In 1915, an elevated metal walkway taken from the Sheboygan North Pier was erected on the pier at Menominee. On June 16 of the following year, a sixty-foot steel tower was placed on the pier 248 yards from the octagonal tower to form a pair of range lights for guiding mariners into the harbor. At this time the two towers were painted white, but by 1921, they had been painted red.
When improvements to the piers were being made by the United States Engineer Department in 1927, the old fog signal building was removed, and the lighthouse was placed atop a concrete block, centered on a new circular pierhead. As part of this work, a diaphone fog signal was installed in the tower, and the light was electrified. A short-range radiobeacon was placed in operation at Menominee in 1941 as an additional aid for mariners. The lighthouse was automated in 1972, and the metal walkway was subsequently removed from the pier. The fourth-order Fresnel lens from Menominee is now on display in the lantern room at Sand Point Lighthouse in Escanaba.
In 2005, the Menominee North Pier Lighthouse, deemed excess by the Coast Guard, was offered at no cost to eligible entities, including federal, state, and local agencies, non-profit corporations, and educational organizations under the provisions of the National Historic Lighthouse Preservation Act of 2000. As a result of the application review process, the lighthouse was transferred to the City of Menominee in 2008.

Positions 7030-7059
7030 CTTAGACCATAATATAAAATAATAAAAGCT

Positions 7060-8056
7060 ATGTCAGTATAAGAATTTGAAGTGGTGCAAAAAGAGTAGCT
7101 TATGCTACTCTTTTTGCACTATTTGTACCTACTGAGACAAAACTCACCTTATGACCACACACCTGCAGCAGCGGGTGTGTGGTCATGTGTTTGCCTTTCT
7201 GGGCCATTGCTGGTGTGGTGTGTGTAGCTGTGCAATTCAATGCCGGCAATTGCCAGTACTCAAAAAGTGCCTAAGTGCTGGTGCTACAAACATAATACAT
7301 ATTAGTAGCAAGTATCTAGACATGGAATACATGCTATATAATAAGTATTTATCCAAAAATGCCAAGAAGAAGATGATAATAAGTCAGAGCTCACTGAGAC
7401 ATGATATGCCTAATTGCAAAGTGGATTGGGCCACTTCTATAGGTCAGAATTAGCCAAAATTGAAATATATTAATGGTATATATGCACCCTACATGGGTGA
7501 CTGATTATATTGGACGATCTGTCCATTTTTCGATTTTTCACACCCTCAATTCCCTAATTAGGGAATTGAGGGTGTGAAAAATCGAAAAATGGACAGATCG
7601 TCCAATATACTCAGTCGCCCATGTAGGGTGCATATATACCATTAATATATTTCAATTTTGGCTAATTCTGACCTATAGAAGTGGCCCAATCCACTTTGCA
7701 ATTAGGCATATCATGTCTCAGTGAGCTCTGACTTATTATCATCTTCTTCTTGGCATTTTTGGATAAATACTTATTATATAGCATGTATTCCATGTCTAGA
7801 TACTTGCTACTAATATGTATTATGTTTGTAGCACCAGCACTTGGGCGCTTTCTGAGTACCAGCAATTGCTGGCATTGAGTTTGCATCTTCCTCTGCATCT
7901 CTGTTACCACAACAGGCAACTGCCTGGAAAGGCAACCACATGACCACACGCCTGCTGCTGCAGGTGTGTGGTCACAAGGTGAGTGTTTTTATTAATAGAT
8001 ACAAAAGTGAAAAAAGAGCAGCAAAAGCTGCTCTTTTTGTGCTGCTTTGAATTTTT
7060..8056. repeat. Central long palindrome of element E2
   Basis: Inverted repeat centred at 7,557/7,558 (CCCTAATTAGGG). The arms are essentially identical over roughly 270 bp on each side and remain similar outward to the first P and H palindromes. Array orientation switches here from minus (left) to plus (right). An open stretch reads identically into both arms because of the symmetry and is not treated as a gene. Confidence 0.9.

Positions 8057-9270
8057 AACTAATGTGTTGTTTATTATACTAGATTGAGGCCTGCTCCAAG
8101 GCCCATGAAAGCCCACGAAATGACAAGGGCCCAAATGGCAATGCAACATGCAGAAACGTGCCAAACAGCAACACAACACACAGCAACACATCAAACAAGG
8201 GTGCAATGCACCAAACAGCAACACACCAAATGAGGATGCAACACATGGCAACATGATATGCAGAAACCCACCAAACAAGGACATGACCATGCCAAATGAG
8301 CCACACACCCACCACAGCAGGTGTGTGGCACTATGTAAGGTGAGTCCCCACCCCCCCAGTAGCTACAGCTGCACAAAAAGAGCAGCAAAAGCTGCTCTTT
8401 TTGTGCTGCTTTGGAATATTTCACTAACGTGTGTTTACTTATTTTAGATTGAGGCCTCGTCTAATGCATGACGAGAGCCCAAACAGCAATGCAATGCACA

According to the terms outlined in the quitclaim deed transferring ownership of the lighthouse, the city was required to perform regular maintenance on the tower. A June 2013 article in the Eagle Hearld noted that the city council, unwilling to spend money on the lighthouse, had failed to live up to the agreement. A few weeks after the article was printed, the city council met to discuss options for preserving the lighthouse. Though one of the council members asked if the city couldn’t give the lighthouse back, the general consensus was that it should be kept and restored with help from local organizations.
Head Keepers: William A. Holmes (1877 – 1878), Daniel Lorton Andrews (1879 – 1881), Samuel P. Drew (1881 – 1882), Benjamin F. Cane (1882 – 1883), Thomas Robinson (1883 – 1888), John H. Roberts (1888 – 1890), Hans L. Hansen (1890 – 1899), Charles E. Young (1899 – 1905), Hans J. Hanson (1905 – 1923), Eugene V. Kimball (1923 –1935), Henry Albert Anderson (1935 – at least 1940).
Located at the end of the pier on the north side of the entrance to the Menominee
River from Green Bay. The lighthouse is owned by the City of Menominee. Grounds open, tower closed.
The lighthouse is owned by the City of Menominee. Grounds open, tower closed.
Pictures on this page copyright Kraig Anderson, used by permission.